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This Day in History

Posted: Friday, July 28, 2006

In Alaska

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• In 1929, Alaska Airways, represented by Col. Ben Eielson, purchased the entire stock of the Bennett-Rodebaugh Airplane Co.

• In 1939, President Franklin D. Roosevelt signed a bill to provide protection for Ketchikan's water supply by setting aside an 8,600 acre water supply reserve near the city.

• In 1949, the Canadian Department of National Revenue established a cash deposit requirement of $342 for any Alaska Highway traveler using a car built before 1940. This was to eliminate abandonment of old cars along the highway.

• In 1977, at 11:02 p.m., the first oil from the Prudhoe Bay oil fields reached Valdez, after traveling the 798 miles of the trans-Alaska oil pipeline.

In the nation

• In 1868, the Fourteenth Amendment to the U.S. Constitution, guaranteeing due process of law, was declared in effect.

• In 1896, the city of Miami was incorporated.

• In 1932, federal troops forcibly dispersed the so-called "Bonus Army" of World War I veterans who had gathered in Washington to demand money they were not scheduled to receive until 1945.

• In 1945, the U.S. Senate ratified the United Nations Charter by a vote of 89-2. A U.S. Army bomber crashed into the 79th floor of New York's Empire State Building, killing 14 people.

• In 1965, President Johnson announced he was increasing the number of American troops in South Vietnam from 75,000 to 125,000.

• In 2002, nine coal miners trapped in the flooded Quecreek Mine in Somerset, Pa., were rescued after 77 hours underground.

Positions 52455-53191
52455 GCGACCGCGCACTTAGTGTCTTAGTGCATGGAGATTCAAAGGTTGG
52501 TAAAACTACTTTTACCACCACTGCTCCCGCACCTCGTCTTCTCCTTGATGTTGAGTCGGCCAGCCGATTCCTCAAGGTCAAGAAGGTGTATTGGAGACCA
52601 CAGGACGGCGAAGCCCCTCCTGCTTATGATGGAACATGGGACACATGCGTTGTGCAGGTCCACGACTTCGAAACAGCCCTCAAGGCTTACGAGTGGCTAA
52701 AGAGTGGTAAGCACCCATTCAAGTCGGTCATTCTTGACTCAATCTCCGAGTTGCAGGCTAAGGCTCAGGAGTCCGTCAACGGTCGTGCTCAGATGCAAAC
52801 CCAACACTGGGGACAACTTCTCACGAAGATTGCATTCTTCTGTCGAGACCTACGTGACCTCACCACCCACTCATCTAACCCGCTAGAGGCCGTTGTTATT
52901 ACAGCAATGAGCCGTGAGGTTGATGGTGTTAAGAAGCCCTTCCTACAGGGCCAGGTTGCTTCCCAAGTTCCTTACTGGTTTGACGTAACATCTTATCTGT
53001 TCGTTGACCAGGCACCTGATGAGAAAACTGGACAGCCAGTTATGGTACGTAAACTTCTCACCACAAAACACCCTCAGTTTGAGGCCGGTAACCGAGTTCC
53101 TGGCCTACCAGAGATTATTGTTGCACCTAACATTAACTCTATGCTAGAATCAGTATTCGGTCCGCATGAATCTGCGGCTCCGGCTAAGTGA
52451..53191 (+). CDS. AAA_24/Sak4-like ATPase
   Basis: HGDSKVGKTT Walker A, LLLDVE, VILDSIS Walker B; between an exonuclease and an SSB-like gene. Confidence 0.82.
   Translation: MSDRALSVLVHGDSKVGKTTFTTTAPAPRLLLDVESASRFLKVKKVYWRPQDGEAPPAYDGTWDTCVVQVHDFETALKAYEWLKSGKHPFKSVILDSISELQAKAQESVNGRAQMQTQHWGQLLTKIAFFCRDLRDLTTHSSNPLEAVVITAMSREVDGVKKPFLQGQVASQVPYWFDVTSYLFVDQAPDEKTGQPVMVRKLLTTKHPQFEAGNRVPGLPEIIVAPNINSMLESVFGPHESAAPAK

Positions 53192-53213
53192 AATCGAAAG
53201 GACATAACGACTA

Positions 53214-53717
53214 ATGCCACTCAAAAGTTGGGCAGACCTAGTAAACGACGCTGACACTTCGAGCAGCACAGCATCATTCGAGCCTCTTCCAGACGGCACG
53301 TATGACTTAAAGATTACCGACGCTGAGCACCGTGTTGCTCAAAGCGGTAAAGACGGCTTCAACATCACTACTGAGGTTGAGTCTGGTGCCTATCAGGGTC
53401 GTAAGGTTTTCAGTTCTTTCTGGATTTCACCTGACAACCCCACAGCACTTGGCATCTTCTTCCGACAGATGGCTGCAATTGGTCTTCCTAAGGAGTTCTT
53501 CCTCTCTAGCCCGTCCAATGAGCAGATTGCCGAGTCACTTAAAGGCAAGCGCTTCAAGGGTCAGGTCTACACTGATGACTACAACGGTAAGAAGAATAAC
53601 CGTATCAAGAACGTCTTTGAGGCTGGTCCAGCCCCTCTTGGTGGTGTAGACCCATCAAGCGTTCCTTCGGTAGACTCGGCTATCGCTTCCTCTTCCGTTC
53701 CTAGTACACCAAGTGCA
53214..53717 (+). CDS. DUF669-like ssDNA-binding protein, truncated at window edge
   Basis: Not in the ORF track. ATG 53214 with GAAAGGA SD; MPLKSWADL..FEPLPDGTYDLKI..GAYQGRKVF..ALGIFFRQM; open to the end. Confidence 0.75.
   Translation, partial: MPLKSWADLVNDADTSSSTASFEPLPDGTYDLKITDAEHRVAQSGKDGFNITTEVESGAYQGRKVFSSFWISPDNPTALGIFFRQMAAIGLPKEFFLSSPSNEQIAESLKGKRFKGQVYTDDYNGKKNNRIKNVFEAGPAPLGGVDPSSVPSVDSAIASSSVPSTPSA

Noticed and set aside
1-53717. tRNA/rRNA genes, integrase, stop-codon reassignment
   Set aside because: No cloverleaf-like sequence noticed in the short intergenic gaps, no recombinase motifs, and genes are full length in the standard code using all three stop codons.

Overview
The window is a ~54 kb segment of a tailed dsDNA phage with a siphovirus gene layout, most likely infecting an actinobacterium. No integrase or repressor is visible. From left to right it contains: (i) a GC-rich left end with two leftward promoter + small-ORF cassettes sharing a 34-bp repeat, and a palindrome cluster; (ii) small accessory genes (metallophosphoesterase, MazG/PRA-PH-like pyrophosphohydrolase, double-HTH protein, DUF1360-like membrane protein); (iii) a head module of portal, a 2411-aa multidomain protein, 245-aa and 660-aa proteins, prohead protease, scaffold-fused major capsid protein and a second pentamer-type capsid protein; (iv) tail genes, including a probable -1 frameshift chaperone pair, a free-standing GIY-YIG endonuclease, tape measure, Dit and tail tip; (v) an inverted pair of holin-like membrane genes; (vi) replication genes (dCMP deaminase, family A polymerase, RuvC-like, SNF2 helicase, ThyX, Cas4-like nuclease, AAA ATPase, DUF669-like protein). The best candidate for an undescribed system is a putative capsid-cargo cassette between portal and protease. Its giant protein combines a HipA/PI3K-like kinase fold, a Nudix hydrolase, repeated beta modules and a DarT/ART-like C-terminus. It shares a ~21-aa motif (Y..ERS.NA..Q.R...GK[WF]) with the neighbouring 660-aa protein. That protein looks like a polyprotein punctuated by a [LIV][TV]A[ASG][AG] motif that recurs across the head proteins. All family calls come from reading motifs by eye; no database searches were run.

• In 1996, federal investigators reported "very good leads" in the hunt for the Olympic bomber, a day after the explosion in Centennial Olympic Park in Atlanta that killed a Georgia woman. President Clinton, addressing a veterans convention in New Orleans, called on Congress to pass expanded anti-terrorism measures.

In the world

• In 1540, King Henry VIII's chief minister, Thomas Cromwell, was executed, the same day Henry married his fifth wife, Catherine Howard.

• In 1821, Peru declared its independence from Spain.

• In 1976, an earthquake devastated northern China, killing at least 242,000 people, according to an official estimate.

• In 2001, Alejandro Toledo, Peru's first freely elected president of Indian descent, was sworn into office.

• In 2005, NASA said space shuttle Discovery had escaped any serious damage from the potentially deadly piece of foam that broke off from the fuel tank during liftoff and looked safe to fly home in a week. The Irish Republican Army renounced the use of violence against British rule in Northern Ireland and said it would disarm. Lightning struck a group of Boy Scouts taking shelter from a storm in Sequoia National Park in California, killing an assistant troop leader and a teenage Scout.



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